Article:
Ah, the wisdom of early 90’s rapper Vanilla Ice. His lyrics were likely not referring to the exciting world of nonprofits, but we can certainly connect them to a growing trend in this sector: collaborations and strategic alliances. As the Jossey-Bass Handbook of Nonprofit Leadership and Management points out, nonprofit partnerships began to grow in the 1980s, when social service agencies began facing increased competition from the for-profit sector. By forming alliances and coalitions, they were able to pool their resources in order to better respond to the needs of their communities. Collaboration between organizations has only become more common, and now frequently stretches across the private, nonprofit, and governmental sectors.
Of course, such collaborations are not without their challenges. As the Jossey-Bass Handbook states, they can be incredibly costly in terms of time and energy spent, as well as funds and other resources. “Turf issues” can easily rise as roles shift, and the organizational culture of the agencies involved may not mesh easily. Furthermore, the mission, vision, and values of each organization may be incompatible with one another. As a “Best Practices Summary” from the United Way points out, successful collaborations are built on a shared vision of the collaboration, trust between all parties, shared decision-making among everyone involved, shared resources, and a strong strategic plan.
In class, we evaluated three case studies that explored the opportunities and challenges of collaboration between sectors. Read on for key insights from these cases.
The Massachusetts Department of Social Services (MDSS) and La Alianza Hispana. This case explored collaboration between the nonprofit and government sectors. Facing criticism for cultural incompetency, MDSS asked La Alianza (a community organization) to take over managing cases for their Hispanic/Latino clients. As discussed earlier on this blog, it is becoming more and more common for the government to contract out social services to outside agencies. A collaboration between these two groups could, on the one hand, provide opportunities for improved handling of social services cases in the Hispanic community. On the other hand, the challenges involved were numerous. Staff at La Alizana were not trained social workers. There was a lack of trust, a lack of clarity, and a lack of shared decision-making between the organizations. Collaboration would be tough.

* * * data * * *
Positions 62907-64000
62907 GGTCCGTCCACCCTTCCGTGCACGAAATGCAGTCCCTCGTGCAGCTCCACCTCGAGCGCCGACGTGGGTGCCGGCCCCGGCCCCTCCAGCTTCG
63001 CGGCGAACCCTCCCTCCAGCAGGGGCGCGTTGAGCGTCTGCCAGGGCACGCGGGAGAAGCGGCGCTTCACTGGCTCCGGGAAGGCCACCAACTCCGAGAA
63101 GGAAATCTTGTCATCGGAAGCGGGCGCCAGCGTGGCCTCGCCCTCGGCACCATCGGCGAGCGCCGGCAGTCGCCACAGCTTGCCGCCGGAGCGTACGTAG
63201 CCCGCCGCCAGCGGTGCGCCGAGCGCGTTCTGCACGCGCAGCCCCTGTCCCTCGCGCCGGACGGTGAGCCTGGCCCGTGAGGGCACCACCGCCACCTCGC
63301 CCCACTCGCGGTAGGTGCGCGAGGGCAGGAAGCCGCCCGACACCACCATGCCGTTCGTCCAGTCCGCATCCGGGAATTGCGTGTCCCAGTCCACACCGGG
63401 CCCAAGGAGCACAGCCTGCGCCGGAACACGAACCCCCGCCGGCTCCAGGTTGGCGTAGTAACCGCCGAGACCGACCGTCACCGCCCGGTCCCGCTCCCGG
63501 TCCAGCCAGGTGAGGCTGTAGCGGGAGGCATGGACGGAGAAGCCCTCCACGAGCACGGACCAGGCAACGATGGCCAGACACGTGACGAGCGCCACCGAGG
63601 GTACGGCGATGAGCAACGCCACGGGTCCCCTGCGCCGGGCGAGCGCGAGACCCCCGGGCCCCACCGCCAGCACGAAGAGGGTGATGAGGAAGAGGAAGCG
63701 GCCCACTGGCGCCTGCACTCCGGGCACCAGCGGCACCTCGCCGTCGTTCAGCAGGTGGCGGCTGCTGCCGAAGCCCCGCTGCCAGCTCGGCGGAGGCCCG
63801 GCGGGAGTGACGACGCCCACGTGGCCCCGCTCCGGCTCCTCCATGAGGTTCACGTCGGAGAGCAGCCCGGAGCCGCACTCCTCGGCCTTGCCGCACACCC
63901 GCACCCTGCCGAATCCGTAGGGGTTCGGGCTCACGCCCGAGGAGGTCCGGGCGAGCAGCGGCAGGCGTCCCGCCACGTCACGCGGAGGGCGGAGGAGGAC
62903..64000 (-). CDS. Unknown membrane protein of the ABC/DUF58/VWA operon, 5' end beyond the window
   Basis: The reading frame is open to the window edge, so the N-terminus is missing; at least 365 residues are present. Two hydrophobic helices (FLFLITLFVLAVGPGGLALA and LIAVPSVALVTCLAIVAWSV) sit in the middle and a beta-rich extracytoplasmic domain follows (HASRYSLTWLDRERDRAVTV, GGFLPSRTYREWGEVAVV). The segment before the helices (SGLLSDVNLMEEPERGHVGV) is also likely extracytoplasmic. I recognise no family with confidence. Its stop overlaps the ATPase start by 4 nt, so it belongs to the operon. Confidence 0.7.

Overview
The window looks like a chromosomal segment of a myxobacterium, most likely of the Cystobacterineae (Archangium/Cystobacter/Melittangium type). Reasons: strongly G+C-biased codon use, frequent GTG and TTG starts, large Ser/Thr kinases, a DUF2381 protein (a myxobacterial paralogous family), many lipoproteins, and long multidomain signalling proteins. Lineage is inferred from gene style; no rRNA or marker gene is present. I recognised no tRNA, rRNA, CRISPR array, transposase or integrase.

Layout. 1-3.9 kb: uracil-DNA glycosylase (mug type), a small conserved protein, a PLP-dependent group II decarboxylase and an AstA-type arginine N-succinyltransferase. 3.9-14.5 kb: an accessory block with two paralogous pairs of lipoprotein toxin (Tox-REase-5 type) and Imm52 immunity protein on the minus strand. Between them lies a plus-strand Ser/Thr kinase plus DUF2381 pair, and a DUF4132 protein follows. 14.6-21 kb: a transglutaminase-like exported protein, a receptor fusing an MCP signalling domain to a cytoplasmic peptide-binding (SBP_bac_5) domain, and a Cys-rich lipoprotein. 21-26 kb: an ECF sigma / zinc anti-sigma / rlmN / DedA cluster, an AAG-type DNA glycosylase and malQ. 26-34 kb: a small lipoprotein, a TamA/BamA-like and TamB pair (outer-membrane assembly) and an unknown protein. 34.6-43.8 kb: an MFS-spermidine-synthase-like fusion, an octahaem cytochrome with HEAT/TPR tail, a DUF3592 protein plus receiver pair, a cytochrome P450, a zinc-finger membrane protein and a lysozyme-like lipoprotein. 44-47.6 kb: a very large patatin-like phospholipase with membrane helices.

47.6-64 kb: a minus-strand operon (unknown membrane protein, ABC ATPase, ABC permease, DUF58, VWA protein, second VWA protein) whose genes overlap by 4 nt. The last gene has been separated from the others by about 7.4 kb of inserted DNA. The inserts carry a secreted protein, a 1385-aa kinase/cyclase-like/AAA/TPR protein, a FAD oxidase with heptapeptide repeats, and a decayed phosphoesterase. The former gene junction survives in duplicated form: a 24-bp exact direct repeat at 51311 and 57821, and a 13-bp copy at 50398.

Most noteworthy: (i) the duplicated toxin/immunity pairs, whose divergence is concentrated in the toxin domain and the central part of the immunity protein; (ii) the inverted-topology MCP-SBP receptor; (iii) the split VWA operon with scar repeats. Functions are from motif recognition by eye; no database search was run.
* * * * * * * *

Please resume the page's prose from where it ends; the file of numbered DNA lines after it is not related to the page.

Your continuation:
The Seattle Art Museum (SAM) and First Things First (FTF). In this case, two nonprofits formed a coalition in an attempt to pass a tax levy. Despite being very different organizations, they believed that they would have a better chance of success if they pooled their resources. SAM had more monetary resources while FTF had a lot of human capitol. The challenges in this case included unclear roles and expectations as well as a lack of trust.
Timberland and City Year. This case involved the collaboration between a nonprofit organization and a for-profit company. As discussed in earlier blog posts, for-profit companies can benefit by working with nonprofits because it improves their image. Timberland donated a lot of money to City Year and worked with them on shoe designs. One of the biggest challenges of this case was a lack of a long-term strategic plan; they were unsure how to continue their collaboration in the face of financial stress and staffing changes.
United Way of Dane County. "Topics for Discussion When Considering Merger." n.d.
United Way Worldwide. "Best Practices Summary: Collaboration, Coalition-Building and Merger." 2008.
Varley, Pamela. “Partners in Child Protection Services: The Department of Social Services and La Alianza Hispana.” Boston. Harvard Kennedy School, 1996.
Electronic Hallway. “Funding Seattle's Art Museum and Low-Income Housing: The Politics of Interest Groups and Tax Levies.” Seattle. Public Service Curriculum Exchange, 1996.
Yankey, John A. and Carol K. Willen. "Collaboration and Strategic Alliances." The Jossey-Bass Handbook of Nonprofit Leadership and Management. Ed. David O. Renz. San Francisco: Jossey-Bass, 2010. 375-401. Print.